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Cervical Cerclage


Cervical cerclage, or cervical stitch, is a procedure to close your cervix during pregnancy. Cerclage may help prevent premature delivery of your baby. The closure may be removed around week 37 of pregnancy. The procedure is usually done through the vagina but can be done through the abdomen.


The week before your procedure:

  • Arrange to have someone drive you home. The person should stay with you for the first 24 hours.
  • Tell your healthcare provider about all medicines you currently take. Include prescription and non-prescription medicines, vitamins, and supplements. Your provider will tell you if you need to stop taking any medicine before your procedure, and when to stop.
  • Tell your provider about all allergies you have. Tell him or her if you have ever had an allergic reaction to anesthesia.
  • You may need blood or urine tests before your procedure. You may also need an x-ray or ultrasound.

The night before your procedure:

You may be told not to eat or drink anything after midnight.

The day of your procedure:

  • You or a close family member will be asked to sign a legal document called a consent form. It gives healthcare providers permission to do the procedure or surgery. It also explains the problems that may happen, and your choices. Make sure all your questions are answered before you sign this form.
  • Take only the medicines your healthcare provider told you to take.
  • Healthcare providers may put an IV into a vein in your arm. You may be given liquids or medicine through the IV.


What will happen:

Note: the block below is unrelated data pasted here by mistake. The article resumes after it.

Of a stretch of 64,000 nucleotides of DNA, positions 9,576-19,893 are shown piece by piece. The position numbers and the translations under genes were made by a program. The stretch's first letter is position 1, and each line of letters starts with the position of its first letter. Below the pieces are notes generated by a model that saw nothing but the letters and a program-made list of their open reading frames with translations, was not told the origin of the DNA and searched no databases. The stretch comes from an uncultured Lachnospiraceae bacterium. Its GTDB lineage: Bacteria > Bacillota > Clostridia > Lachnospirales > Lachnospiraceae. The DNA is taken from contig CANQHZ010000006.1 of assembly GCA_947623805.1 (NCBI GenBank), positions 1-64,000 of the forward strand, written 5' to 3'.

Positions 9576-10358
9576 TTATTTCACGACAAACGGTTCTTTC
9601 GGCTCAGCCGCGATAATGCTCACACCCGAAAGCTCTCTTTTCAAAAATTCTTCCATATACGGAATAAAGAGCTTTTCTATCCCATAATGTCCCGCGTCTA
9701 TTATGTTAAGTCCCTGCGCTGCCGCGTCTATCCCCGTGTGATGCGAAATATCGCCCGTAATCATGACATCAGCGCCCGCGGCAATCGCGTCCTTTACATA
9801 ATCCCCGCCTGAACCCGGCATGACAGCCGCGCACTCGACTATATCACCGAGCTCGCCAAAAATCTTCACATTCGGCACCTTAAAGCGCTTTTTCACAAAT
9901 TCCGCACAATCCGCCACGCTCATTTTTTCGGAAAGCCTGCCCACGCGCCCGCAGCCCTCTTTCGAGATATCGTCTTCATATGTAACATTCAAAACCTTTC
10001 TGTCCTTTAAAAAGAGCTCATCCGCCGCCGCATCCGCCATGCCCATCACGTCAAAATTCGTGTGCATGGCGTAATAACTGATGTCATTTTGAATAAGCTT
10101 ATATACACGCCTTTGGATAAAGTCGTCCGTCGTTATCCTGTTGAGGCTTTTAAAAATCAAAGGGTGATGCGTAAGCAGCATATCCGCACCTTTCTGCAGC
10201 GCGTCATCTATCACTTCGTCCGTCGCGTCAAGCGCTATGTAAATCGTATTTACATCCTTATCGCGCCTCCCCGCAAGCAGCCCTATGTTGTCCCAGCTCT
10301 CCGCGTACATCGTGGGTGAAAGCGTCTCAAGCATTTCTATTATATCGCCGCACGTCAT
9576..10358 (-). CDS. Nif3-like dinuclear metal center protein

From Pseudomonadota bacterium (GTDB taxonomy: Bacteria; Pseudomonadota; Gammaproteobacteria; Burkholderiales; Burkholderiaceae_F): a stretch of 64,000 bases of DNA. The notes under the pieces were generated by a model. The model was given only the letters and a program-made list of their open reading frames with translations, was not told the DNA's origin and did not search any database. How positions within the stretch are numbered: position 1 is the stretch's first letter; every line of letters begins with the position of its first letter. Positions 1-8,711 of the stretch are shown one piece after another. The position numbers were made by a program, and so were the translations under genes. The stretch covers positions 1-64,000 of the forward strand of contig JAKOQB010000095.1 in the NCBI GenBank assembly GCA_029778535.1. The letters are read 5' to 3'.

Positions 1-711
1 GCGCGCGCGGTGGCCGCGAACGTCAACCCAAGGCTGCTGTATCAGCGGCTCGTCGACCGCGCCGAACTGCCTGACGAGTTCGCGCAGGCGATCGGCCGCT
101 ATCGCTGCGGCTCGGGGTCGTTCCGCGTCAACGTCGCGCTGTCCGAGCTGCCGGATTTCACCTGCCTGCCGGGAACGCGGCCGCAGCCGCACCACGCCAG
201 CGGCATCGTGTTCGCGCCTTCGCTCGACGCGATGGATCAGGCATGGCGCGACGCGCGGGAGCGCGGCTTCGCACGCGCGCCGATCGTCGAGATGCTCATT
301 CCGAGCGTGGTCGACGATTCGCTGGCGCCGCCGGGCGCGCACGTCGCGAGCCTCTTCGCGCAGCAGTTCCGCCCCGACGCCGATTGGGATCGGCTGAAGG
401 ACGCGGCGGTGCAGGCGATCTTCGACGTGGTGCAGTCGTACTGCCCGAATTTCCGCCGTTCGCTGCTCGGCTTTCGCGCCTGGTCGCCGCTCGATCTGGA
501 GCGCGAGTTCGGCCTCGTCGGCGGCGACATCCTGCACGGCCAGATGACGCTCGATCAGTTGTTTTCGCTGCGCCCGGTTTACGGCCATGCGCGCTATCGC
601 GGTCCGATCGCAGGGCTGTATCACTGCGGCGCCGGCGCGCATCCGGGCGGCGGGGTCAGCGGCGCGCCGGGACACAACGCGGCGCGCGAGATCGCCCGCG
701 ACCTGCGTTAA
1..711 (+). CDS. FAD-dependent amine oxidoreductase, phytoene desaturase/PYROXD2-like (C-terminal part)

A speculum will be inserted into your vagina to hold it open. You may have a small incision in your abdomen instead. Stitches will be used to close your cervix tightly. If you have an abdominal incision, it will be closed with stitches.

After your procedure:

You will be taken to a room to rest until you are fully awake. You will be monitored closely for any problems. Do not get out of bed until your healthcare provider says it is okay. You will then be able to go home or be taken to your hospital room.


  • You have a fever.
  • You get a cold or the flu.
  • You have questions or concerns about your procedure.

Seek Care Immediately if

  • You feel something bulge out from your vagina.
  • You have clear fluid coming from your vagina.
  • You have lower abdominal or back pain.
  • You have regular contractions.
  • You have vaginal bleeding.


You may bleed more than expected or develop an infection. Your cervix may tear. Your bladder, intestines, or amniotic sac may be damaged. Your risk for a miscarriage may increase. You may have contractions or vaginal bleeding. Your cervix may not be able to open or shorten in preparation for delivery. You may develop a permanent narrowing of your cervix. Your water may break and you may go into labor.

Care Agreement

You have the right to help plan your care. Learn about your health condition and how it may be treated. Discuss treatment options with your healthcare providers to decide what care you want to receive. You always have the right to refuse treatment.

Ā© Copyright IBM Corporation 2021 Information is for End User's use only and may not be sold, redistributed or otherwise used for commercial purposes. All illustrations and images included in CareNotesĀ® are the copyrighted property of A.D.A.M., Inc. or IBM Watson Health

The above information is an educational aid only. It is not intended as medical advice for individual conditions or treatments. Talk to your doctor, nurse or pharmacist before following any medical regimen to see if it is safe and effective for you.

Learn more about Cervical Cerclage (Precare)

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Further information

Always consult your healthcare provider to ensure the information displayed on this page applies to your personal circumstances.